Baltmore Sun review (preview) of Let's Get Married -11/02
cmfce at smartmarriages.com
Thu Nov 14 16:17:53 EST 2002
subject: Baltmore Sun review of Let's Get Married
from: Smart Marriages®
I guess the Baltimore Sun got a preview copy of tonight's documentary,
"Let's Get Married". Annoying if the filmmakers really made mistakes like
the one reported in this review - that welfare recipients in Oklahoma were
FORCED to take relationship skills classes to receive their aid payments. In
actuality they were offered the marriage education classes as one of the
OPTIONS that could fulfill their work/study requirements and they elected to
participate. - diane
Studying the state of the union in U.S. society
'Frontline' examines marriage's impact on the whole society
By David Zurawik
Sun Television Critic
November 14, 2002
PBS' Let's Get Married is exactly the kind of below-the-hypeline,
public-affairs program likely to be overlooked on a Thursday night
during November "sweeps" when every channel on the tube is doing its
best to entertain you. Set the VCR if you must see commercial TV
tonight, but don't ignore this provocative report from Frontline, the
series currently doing the best in-depth journalism on television.
Let's Get Married starts out looking as though it is going to be an
examination of the modern marriage movement - an amalgam of Christian
activists, political conservatives and intellectuals who begin with the
fact that one-third of all households in the United States are now
single-parent - and come to the conclusion that what America needs is a
society-wide rededication to couples getting married and staying that
way. Think Newsweek doing a cover story on a controversial social
We start in Chattanooga, Tenn., with a made-for-television marriage that
features audience members of a local morning show selecting a couple and
then planning their wedding day and honeymoon through a series of votes.
The couple gets the wedding and honeymoon for free - as long as the
bride and groom agree to abstain from sex before marriage and to
participate in marriage education as decreed by the modern marriage
movement group behind the event.
Then, it's off to Oklahoma, where Frank Keating, the conservative
governor, has embraced the marriage movement with educational programs
expected to cost the state $10 million this year. They range from
Christian family therapists offering voluntary marriage workshops to
welfare recipients being forced to take classes in "relationship skills"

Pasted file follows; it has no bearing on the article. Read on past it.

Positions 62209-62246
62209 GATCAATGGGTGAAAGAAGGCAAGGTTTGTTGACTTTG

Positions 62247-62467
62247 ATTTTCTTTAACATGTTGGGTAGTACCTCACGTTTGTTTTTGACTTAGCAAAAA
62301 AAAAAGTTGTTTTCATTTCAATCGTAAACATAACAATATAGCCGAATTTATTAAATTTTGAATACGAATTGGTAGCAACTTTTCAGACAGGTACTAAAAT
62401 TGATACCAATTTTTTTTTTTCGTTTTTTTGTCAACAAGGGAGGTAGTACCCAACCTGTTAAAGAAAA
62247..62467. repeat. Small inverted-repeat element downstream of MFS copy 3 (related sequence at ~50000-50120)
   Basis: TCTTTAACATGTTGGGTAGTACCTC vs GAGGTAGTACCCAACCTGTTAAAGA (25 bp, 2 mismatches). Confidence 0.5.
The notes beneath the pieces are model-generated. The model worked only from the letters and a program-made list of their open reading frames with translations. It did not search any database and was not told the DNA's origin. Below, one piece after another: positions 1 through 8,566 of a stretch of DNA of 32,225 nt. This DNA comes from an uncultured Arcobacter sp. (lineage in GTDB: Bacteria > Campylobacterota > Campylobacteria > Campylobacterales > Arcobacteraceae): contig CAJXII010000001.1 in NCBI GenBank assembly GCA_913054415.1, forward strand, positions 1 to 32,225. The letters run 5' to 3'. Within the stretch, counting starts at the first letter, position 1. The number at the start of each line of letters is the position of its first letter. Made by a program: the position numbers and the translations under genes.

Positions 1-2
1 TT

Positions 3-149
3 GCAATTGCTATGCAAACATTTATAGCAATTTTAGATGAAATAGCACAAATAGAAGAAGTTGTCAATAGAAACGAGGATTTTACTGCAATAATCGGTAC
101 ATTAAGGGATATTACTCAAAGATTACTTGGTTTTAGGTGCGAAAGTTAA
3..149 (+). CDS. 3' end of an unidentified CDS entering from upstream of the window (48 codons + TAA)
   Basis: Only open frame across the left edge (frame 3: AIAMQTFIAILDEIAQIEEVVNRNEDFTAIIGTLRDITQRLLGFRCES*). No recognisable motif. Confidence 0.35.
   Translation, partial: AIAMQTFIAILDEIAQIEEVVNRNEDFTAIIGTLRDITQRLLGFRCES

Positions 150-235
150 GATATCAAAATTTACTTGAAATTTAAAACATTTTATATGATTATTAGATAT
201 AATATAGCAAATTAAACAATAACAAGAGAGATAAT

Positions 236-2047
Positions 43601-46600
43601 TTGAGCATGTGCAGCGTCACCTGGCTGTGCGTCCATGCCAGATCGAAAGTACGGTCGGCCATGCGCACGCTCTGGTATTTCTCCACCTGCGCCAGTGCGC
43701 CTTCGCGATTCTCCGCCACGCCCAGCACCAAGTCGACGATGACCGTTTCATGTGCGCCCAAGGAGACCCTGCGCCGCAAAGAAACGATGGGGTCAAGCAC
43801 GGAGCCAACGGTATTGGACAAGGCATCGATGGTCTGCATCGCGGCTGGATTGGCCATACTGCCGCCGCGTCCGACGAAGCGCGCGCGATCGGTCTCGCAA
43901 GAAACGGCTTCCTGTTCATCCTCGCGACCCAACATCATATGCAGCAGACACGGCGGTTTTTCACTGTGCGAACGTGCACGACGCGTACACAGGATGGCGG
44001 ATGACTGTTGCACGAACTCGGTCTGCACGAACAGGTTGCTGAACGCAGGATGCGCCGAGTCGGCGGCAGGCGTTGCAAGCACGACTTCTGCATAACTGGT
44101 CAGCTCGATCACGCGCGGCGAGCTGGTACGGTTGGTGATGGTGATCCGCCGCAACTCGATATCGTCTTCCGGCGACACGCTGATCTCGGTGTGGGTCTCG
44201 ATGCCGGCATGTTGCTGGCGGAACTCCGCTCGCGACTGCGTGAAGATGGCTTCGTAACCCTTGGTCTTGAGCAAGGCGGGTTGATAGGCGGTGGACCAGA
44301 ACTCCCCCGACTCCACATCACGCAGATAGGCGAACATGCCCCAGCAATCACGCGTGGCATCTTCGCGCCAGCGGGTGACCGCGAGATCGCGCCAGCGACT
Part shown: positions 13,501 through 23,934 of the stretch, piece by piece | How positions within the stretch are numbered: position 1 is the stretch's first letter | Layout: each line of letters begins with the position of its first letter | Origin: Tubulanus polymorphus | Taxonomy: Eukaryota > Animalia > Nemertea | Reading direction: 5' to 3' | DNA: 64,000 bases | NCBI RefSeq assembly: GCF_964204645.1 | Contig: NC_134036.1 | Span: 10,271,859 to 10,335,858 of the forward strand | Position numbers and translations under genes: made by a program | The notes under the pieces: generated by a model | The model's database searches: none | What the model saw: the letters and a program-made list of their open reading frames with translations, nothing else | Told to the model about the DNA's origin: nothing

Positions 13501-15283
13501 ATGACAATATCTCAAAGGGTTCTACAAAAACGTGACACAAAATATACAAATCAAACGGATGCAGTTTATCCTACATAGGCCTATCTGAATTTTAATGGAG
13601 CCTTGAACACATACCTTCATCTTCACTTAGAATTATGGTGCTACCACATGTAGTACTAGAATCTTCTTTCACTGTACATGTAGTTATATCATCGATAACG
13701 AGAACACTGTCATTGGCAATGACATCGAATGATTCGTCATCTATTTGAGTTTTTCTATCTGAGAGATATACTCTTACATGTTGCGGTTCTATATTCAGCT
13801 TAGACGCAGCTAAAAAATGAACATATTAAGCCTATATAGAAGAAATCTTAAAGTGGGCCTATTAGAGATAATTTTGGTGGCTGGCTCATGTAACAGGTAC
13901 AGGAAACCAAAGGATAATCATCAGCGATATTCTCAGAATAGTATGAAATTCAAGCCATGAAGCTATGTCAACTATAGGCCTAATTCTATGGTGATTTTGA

as a condition of receiving aid. We meet one of those recipients, a
36-year-old mother of four who has been married and divorced twice.
There are almost as many divorces in Oklahoma each year as there are
marriages - 20,000 - we are told.
Keating explains his commitment to the movement by saying, "I asked
Oklahoma State University and Oklahoma University to examine the
question of why Oklahoma was poor. And they came back with something
quite extraordinary. ... They said, 'You have too much divorce, too many
out-of-wedlock births, too much drug abuse and violence.' The issue of
divorce was paramount to economists."
But just as you start to think you know where Let's Get Married is
headed journalistically and politically, the correspondent behind the
voice that has been reporting the story identifies himself.
"I'm Alex Kotlowitz," he says. "For 15 years, I've written about
families from Chicago's poorest neighborhoods. Unlike Oklahoma, the
trouble here is not too many marriages, but too few. In this
neighborhood, only one out of 10 children are born to married parents.
As we take apart the old structures of public housing and welfare, what
about the fate of the family?"
And, suddenly, what looked predictable is anything but. Instead of just
reporting on the movement and pigeonholing it by the conservative voices
that have been among its loudest, you get a thoughtful analysis of the
issues and history behind it from Kotlowitz, author of the acclaimed
There Are No Children Here: The Story of Two Boys Growing Up in the
Other America. You also get an informed discussion of how other peoples'
feelings about marriage can affect your quality of life.
"During my reporting, I became convinced that marriage, this most
private of institutions, has very public consequences," Kotlowitz says.
"And yet, we have such a tough time talking about it. Why is that?"
As Kotlowitz tells viewers that Republican President George W. Bush
wants to spend $300 million on programs like the ones Keating started in
Oklahoma, he also explains that Democratic President Lyndon Johnson
wanted to do much the same. And Johnson, Kotlowitz tells us, got the
idea from a 1965 report on the state of the African-American family
written by another liberal Democrat, Daniel Patrick Moynihan. That
report created a firestorm of controversy in part for expressing concern
"that a third of black children lived with only one parent," according
And remember what happened to Republican Vice President Dan Quayle in
1992 for raising the issue of children born out of wedlock in connection
with the television character Murphy Brown?
Let's Get Married deserves praise not just for exploring the
relationship between culturally embedded attitudes toward marriage and
huge social problems that we have been unable to solve for more than 40
years, but for doing so in a context that makes simple-minded
conservative-liberal, Republican-Democratic and black-white distinctions
all but impossible.
It is only an hour on a Thursday night in November when it's likely to
be dwarfed by the competition. But, maybe, it's the place where a
reasoned and informed national discussion can finally begin.
Copyright © 2002, The Baltimore Sun
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